Performance Policy Framework
View the PDF document of the Performance Policy Framework.
1. Policy framework statement
The Performance Policy Framework specifies the system performance management requirements that all Health Service Providers (HSPs) must comply with in order to ensure effective and consistent minimum standards of performance across the WA health system.
The Director General (DG) of the Department of Health is the System Manager responsible for the overall management, strategic direction and stewardship of the WA health system. The DG will use policy frameworks to ensure a consistent approach to a range of matters undertaken by HSPs. Policy frameworks must be complied with and implemented as a part of ongoing operations.
The purpose of this policy framework is to ensure:
- clear accountabilities, interventions and escalation processes including mechanisms for remediation when performance does not meet expected standards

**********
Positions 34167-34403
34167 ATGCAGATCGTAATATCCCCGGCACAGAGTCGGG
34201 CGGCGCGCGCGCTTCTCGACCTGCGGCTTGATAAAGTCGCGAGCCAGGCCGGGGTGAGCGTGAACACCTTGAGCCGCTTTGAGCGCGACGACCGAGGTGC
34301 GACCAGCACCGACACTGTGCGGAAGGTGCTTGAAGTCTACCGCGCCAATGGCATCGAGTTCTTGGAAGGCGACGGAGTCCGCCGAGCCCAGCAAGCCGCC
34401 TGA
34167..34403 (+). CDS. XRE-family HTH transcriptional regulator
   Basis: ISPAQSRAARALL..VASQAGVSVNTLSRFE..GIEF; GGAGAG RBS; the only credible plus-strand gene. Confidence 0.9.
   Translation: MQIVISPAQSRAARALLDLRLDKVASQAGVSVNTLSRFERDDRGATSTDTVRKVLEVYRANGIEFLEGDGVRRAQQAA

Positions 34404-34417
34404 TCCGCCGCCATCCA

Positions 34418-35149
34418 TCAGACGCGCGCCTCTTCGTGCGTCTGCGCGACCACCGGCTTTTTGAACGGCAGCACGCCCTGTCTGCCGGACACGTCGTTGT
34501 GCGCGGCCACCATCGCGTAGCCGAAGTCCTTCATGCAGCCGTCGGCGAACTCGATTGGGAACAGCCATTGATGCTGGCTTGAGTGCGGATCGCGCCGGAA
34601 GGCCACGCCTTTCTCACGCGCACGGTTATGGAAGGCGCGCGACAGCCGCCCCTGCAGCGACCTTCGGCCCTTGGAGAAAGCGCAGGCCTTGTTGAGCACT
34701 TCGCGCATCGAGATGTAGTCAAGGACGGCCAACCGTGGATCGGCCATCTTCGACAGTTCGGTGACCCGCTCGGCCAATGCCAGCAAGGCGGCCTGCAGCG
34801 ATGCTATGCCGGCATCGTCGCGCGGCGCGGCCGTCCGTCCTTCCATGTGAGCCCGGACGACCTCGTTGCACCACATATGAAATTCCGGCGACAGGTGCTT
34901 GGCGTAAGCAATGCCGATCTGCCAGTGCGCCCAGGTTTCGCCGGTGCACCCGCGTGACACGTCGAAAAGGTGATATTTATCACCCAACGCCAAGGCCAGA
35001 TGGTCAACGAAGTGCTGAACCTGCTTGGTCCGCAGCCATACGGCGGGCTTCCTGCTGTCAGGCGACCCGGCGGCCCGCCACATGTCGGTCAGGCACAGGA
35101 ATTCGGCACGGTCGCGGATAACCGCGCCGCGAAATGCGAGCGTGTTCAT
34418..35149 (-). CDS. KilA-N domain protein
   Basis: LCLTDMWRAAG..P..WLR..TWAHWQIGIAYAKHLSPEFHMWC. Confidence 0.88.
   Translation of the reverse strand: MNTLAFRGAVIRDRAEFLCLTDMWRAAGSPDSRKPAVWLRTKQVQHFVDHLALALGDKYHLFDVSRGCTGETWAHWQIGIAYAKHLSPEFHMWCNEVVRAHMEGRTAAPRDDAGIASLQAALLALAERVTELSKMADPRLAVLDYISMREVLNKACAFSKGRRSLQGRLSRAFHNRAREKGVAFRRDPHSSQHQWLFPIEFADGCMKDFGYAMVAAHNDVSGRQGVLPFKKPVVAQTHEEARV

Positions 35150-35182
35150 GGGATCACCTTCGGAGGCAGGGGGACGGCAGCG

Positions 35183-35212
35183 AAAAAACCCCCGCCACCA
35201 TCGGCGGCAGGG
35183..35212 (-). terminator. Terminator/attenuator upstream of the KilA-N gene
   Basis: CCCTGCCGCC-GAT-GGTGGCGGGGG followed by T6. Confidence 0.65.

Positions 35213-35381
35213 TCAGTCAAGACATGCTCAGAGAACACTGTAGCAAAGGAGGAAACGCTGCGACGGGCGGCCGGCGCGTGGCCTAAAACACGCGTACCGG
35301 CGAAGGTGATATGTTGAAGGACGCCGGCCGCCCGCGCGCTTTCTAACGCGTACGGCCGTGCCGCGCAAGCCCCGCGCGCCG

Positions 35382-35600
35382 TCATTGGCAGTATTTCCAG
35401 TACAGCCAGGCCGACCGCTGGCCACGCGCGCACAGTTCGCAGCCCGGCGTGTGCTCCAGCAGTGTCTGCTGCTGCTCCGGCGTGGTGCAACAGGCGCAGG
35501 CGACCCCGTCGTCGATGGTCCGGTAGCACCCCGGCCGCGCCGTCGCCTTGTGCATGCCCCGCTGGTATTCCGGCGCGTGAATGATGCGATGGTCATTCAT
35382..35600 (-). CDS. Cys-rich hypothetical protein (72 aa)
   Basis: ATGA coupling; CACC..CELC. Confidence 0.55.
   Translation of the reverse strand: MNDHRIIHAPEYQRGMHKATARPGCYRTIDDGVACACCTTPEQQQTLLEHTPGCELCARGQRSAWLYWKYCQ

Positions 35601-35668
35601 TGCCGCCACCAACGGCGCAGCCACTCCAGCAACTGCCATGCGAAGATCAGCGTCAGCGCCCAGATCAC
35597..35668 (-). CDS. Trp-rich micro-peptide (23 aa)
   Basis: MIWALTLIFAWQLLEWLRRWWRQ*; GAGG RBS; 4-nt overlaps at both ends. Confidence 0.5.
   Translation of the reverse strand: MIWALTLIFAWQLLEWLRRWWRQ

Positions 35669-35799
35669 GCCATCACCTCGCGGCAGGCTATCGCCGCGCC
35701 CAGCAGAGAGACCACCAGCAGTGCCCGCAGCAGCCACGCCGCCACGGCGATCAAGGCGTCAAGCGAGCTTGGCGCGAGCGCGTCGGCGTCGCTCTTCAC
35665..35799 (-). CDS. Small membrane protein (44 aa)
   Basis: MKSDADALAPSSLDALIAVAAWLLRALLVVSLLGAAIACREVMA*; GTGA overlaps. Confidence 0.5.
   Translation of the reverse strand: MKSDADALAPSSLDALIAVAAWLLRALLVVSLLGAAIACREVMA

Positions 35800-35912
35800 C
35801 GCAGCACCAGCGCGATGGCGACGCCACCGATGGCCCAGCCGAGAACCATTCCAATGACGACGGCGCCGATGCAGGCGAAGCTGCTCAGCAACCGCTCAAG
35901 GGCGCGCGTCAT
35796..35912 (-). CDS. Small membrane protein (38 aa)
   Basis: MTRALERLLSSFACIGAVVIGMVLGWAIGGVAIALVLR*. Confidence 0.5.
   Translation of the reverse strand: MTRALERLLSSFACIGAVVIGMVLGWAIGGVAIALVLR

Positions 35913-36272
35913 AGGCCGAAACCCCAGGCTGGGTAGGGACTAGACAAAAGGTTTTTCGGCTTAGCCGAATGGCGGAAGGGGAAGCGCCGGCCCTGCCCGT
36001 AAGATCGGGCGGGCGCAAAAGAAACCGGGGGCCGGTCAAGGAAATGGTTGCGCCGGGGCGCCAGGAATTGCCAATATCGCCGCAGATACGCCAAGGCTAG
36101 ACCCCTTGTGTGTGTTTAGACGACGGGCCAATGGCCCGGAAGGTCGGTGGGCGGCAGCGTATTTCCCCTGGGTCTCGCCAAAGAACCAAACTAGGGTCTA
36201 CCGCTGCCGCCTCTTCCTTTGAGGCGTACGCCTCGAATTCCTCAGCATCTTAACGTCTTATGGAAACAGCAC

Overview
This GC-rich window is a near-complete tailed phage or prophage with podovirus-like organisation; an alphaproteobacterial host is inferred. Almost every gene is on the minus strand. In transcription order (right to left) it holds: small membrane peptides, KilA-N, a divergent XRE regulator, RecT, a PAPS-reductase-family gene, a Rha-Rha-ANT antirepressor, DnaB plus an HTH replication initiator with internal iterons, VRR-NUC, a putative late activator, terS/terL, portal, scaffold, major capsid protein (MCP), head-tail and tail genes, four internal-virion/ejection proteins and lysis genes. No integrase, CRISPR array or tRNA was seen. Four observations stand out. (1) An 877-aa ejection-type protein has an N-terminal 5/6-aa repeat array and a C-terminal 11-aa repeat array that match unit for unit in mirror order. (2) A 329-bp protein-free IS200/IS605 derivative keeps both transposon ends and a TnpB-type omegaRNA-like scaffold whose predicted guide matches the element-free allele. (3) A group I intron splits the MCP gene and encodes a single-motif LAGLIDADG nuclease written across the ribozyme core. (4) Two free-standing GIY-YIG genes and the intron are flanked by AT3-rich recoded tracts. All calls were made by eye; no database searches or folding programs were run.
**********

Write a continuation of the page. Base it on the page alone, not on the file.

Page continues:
- the roles, functions and powers legislated in the Health Services Act 2016 are understood
- the WA health system has a common set of performance objectives and targets for each HSP
- alignment of the Performance Management Policy (PMP) with the Service Agreements, Performance Agreements and the Operational Plan performance reporting is available to support effective performance management
- toolsets and business rules are in place to support consistent results in performance monitoring and evaluation
- a clear understanding of performance levels and performance improvement opportunities.
This policy framework is binding on each HSP to which it applies or relates. Specifically, HSP Boards and HSP Chief Executives.
The key principles that underpin this policy framework are:
Clearly defined roles and responsibilities to deliver health services at agreed standards and volumes.
Consistency with National and State health service delivery objectives, priorities and outcomes.
Well-defined escalation processes and recovery pathways for performance concerns.
A balanced approach that has clear linkages to clinical planning, budget, activity, and safety and quality priorities.
Recognition and reward for performance that is sustained and outstanding.